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Date: Thu, 07 Sep 2017 12:29:50 -0400
From: Daniel Kahn Gillmor <dkg@...thhorseman.net>
To: Simon McVittie <smcv@...ian.org>, oss-security@...ts.openwall.com
Subject: Re: CVE-2017-12847: nagios-core privilege escalation via PID file manipulation

On Thu 2017-09-07 16:27:25 +0100, Simon McVittie wrote:
> Ideally, the sequence of events would be something that ensures that
> the pid file already exists by the time readiness has been announced,
> like this pseudocode:
>
>     have the necessary privileges to write a pid file
>     fork
>     if (parent) {
>         write child pid to pid file
>         exit    /* tells supervisor we are ready */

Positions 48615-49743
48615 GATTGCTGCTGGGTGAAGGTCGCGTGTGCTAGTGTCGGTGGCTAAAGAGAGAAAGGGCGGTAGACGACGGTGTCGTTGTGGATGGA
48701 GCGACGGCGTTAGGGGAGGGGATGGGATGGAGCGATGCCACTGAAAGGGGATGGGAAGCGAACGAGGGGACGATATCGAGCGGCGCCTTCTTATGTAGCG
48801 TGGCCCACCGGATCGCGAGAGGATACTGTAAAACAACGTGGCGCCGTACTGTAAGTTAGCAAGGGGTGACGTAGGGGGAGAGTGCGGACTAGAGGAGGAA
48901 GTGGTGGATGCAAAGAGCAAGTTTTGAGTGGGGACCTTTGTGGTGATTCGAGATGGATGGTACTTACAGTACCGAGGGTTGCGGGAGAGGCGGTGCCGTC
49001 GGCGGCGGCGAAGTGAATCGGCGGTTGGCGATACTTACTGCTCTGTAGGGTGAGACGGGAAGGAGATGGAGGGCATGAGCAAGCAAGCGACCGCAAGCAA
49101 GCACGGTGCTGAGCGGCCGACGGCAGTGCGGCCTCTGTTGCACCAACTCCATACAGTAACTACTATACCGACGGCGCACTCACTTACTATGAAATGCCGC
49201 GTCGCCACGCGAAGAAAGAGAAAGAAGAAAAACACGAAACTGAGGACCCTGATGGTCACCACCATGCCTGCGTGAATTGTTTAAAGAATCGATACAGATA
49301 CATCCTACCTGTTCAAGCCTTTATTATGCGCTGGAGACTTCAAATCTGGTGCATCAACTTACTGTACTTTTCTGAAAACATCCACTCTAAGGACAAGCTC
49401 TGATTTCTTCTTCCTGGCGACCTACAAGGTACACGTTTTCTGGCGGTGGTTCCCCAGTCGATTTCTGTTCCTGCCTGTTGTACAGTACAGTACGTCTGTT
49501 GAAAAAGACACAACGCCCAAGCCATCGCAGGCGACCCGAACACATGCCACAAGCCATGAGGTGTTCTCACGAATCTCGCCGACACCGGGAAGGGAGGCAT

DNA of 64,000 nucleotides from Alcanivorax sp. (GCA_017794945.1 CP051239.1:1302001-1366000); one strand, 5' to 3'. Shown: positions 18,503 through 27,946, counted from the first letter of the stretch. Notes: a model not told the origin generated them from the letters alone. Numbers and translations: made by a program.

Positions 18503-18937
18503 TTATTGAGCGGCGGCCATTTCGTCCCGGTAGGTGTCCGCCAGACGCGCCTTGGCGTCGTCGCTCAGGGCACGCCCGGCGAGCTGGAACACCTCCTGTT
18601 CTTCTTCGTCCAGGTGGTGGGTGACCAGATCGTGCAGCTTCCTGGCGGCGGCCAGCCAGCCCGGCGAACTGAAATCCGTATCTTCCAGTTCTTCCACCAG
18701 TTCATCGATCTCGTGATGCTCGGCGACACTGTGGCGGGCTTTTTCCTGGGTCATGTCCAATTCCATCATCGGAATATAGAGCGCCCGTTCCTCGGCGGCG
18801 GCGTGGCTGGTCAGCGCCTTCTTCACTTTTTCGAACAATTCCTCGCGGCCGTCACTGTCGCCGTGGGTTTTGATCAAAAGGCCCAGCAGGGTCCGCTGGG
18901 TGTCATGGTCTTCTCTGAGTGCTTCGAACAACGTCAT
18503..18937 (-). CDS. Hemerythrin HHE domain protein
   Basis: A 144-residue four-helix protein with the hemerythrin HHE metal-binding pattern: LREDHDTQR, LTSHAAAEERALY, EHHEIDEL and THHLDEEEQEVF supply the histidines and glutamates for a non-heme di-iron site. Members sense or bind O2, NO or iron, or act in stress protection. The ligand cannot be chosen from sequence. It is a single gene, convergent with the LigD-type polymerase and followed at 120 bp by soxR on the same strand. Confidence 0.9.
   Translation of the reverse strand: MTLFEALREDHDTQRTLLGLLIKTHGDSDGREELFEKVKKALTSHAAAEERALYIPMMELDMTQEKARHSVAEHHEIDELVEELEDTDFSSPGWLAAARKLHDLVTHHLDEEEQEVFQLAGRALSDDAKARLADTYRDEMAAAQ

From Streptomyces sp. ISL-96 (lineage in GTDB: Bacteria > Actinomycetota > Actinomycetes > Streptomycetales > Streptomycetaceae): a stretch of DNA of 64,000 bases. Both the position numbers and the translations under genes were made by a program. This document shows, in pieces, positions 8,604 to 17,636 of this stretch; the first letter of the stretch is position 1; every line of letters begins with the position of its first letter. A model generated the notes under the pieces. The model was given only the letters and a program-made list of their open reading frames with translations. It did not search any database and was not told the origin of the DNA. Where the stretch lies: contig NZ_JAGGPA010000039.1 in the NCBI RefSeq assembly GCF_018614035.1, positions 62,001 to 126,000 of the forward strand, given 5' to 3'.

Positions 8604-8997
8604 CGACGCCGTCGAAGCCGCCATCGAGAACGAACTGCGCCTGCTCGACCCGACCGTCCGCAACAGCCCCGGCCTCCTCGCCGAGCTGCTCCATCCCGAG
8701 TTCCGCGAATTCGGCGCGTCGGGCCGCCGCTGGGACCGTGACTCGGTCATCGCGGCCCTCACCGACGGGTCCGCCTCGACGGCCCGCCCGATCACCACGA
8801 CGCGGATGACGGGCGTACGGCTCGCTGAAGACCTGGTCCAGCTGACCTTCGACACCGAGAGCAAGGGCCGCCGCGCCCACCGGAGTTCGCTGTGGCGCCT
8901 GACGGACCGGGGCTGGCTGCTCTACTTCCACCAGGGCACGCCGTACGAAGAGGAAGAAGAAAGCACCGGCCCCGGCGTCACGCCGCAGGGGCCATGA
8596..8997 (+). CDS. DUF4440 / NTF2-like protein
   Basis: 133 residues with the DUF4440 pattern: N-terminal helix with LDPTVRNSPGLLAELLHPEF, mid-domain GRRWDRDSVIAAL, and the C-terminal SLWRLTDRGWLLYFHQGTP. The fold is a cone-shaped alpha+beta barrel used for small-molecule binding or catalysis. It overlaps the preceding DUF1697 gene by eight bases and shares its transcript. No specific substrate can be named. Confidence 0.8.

>     }
>     else /* child */ {
>         drop privileges
>         while (1) { process request }
>     }

Is there a potential race condition here?  for example, if dropping
privileges takes some amount of time, or if there is additional setup
that ought to be done as non-root (building tables, pre-processing a
dataset from the filesystem, initializing a PRNG), then this pattern is
actually pretty hard to get right as a notification.

the options seem to be:

 0) if dropping privs is known to be fast, then move any lengthy
    initialization/setup into the root/pre-fork side.  this is a
    violation of the principle of least privilege.

 1) establish a communication channel between the child and the parent,
    and have the child explicitly signal to the parent that it is ready
    so that the parent can exit() appropriately.

but (1) is at least as much work as any of the other forms of explicit
notification to the service manager directly, so it's not clear that
forking is a great way to provide such notification.

        --dkg

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